No, you don’t. The average admit rate for four-year colleges is around 65%. If the places you are excited about and make sense for you each have admit rates above that– well… you are above average. Who said schools with lower admit rates are better, or should be more desirable for you? Conversely, if you apply to 10 schools that each have a 10% admit rate, it does not give you a 100% chance of getting in. Admission math does not always work the same way regular math does— but in this case… yea. Commit to not applying anywhere you would not actually go AND be sure several (or all) are “predictable” in their admission and affordability outcome. Are we getting reception back yet? 

2. How > Where. I heard a Georgia Tech graduate give a keynote speech last night. In it she said, “No college can make you great. You are already great. Pick a place where you will be surrounded by classmates, professors, and opportunities that will bring that out in you.” Spoiler Alert: There are hundreds (not 25 or 50) of schools in America where that can and will happen for you. Your success, happiness, and fulfillment are far more connected to how you show up in college, rather than where. Until you believe that, it won’t matter how many times you turn your phone off and on — the SOS won’t go away.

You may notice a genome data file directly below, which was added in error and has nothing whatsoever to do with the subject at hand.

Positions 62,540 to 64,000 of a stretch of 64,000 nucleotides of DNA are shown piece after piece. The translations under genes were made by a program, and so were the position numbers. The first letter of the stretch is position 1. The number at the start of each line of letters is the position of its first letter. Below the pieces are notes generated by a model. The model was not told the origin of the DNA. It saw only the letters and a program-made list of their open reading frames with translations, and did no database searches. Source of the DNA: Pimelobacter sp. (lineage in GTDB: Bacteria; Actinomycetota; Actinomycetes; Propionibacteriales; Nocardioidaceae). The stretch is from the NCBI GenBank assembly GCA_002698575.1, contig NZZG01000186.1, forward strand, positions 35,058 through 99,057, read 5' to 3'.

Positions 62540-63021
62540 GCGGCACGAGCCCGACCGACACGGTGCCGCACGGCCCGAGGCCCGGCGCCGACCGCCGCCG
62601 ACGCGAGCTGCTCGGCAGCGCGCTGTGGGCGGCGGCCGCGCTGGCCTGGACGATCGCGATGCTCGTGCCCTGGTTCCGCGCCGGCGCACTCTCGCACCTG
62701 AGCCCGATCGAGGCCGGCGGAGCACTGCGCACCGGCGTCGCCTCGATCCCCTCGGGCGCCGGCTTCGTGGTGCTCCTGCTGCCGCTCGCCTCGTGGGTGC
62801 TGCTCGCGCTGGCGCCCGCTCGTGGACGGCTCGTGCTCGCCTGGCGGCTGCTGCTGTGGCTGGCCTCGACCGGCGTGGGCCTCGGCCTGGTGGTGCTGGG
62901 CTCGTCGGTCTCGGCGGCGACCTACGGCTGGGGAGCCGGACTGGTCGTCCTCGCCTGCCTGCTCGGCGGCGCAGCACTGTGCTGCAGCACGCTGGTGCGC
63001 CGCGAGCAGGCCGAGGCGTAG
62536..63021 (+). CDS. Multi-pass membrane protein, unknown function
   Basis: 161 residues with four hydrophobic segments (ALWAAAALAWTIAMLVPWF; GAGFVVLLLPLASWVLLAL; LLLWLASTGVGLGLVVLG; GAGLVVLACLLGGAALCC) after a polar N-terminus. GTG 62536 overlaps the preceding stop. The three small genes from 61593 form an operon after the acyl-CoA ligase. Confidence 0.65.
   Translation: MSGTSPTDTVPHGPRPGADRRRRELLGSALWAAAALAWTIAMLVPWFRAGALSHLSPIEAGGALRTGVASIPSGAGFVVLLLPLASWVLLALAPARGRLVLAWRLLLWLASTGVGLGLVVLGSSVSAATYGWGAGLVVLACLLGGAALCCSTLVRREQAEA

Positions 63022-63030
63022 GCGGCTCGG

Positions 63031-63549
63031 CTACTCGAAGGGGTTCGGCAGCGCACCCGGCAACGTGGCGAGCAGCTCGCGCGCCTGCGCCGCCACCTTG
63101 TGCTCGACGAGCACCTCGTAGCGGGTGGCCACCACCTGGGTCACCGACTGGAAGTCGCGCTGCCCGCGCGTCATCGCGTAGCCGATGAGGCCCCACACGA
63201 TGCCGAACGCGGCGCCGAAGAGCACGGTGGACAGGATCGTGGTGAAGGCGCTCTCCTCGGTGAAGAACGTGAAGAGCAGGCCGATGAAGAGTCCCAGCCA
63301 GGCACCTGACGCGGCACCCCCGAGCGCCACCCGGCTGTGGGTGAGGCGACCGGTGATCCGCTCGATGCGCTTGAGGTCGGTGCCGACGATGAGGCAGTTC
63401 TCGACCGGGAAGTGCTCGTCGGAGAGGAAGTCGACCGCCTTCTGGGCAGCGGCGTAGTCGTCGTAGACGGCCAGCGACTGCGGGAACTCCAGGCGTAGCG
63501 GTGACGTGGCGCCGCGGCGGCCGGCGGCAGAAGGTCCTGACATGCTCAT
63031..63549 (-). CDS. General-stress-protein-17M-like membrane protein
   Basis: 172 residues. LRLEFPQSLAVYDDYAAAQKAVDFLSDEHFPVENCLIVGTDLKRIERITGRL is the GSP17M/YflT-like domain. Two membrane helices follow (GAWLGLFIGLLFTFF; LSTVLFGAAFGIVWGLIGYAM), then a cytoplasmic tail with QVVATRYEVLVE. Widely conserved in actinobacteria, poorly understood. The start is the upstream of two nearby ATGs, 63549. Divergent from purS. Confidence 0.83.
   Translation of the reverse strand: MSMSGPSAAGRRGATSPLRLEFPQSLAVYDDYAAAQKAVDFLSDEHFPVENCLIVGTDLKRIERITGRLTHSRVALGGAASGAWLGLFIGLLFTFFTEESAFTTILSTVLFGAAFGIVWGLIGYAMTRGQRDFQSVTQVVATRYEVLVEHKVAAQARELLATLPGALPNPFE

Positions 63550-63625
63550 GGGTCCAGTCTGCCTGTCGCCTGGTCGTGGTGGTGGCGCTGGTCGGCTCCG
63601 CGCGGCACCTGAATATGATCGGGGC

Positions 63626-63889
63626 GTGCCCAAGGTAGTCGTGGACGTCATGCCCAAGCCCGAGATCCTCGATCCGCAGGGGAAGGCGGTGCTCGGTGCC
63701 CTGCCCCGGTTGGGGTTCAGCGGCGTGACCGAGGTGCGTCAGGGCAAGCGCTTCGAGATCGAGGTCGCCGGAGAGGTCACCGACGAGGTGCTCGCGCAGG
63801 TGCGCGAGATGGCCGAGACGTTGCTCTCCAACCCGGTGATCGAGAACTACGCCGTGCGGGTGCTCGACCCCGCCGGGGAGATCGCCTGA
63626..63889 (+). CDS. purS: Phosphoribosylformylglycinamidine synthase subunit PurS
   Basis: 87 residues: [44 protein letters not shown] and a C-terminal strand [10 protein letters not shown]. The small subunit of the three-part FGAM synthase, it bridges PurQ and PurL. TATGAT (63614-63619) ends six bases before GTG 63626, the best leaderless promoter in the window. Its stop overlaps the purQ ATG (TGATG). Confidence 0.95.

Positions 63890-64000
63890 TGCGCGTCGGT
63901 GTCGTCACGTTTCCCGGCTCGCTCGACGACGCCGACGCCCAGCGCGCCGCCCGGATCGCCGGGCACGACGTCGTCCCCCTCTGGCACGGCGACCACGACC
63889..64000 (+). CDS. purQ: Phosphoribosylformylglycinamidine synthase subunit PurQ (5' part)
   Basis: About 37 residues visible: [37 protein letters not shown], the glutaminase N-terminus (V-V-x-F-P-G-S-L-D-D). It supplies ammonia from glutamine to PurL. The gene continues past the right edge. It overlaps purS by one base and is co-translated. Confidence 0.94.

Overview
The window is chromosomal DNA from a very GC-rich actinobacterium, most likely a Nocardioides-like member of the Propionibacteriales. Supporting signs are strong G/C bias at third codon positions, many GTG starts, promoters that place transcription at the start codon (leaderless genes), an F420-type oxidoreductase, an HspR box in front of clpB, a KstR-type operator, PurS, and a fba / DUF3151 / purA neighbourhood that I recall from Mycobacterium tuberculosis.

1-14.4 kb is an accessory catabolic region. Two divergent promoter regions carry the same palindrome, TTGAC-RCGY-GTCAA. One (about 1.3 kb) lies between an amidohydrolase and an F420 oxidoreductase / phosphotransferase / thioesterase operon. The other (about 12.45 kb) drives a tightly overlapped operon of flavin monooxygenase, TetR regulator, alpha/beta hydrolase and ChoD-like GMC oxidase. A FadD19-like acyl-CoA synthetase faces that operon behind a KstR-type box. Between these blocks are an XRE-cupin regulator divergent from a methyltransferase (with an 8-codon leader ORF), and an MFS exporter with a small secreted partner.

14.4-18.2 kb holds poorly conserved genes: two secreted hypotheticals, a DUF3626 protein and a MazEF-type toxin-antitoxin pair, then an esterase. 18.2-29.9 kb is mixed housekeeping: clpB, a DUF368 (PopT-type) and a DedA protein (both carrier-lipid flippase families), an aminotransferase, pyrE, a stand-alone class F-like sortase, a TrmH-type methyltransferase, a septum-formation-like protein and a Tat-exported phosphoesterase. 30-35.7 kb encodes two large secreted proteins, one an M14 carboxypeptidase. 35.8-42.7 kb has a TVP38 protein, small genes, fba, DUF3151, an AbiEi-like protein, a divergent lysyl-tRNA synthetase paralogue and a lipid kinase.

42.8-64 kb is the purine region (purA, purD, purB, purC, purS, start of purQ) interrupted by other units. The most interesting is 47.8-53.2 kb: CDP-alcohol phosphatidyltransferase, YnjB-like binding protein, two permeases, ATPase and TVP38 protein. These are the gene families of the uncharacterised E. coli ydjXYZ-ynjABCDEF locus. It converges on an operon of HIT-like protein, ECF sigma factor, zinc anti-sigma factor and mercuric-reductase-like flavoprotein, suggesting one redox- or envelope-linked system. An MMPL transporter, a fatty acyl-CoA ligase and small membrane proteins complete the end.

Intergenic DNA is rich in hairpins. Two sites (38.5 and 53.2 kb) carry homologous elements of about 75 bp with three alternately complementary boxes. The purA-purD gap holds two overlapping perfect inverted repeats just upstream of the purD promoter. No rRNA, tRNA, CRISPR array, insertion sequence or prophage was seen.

3. Do Your Own Homework. The girl in the lobby in Charlottesville had clearly just been following Google Maps her entire life without looking around, paying attention, or thinking for herself. Too many smart high school students approach their college search this way. And then stress comes when they “do everything right” and it still doesn’t work out the way they thought was promised. Re-routes, speed bumps, and delays are inevitable. Expect divergences and you won’t end up crying on the couch—ohhh… and that applies not just to college admission but life well beyond.   

Parents  

  1. Parents of high school students should talk to fewer parents of other high school students about college admission, and more parents of current college students or recent college grads. Why? Because parents of other high school students lie. They do. They exaggerate and fabricate. Suddenly, their daughter’s 1340 magically becomes a 1430.  

“Did you hear nobody from our high school got in to X College last year?! (Beware the interrobang) And I heard that four kids from (the school down the road) got admitted with scholarships.”  

Ever wonder why it’s always easier to get in from “the school down the road?” Again, because people make stuff up to fit their narrative, aka THEY LIE. They drive up the stress by speculating, pulling threads of truth and portions of stories and re-telling them inaccurately. 

You know what parents of current college students or recent college grads never say in reflecting back on their experience: “I wish we’d stressed more. Yea, if I had it to over again, I’d definitely bite my nails more, drink excessively, and lose sleep worrying. Now that would have helped and made things better.” 

2. Money Talks. The biggest gift you can give your student is not an open checkbook—it is an open and early conversation (10th and 11th grades) about what you can afford or are willing to pay when it comes to college. This is going to require going into detail on your rationale and allowing your student to ask questions. The bottom line is we don’t give our kids enough credit when it comes to these kinds of discussions. Wait until senior year or after your student has applied or been admitted to talk about money and you’ll only have yourself to blame for the SOS communication blackout that follows.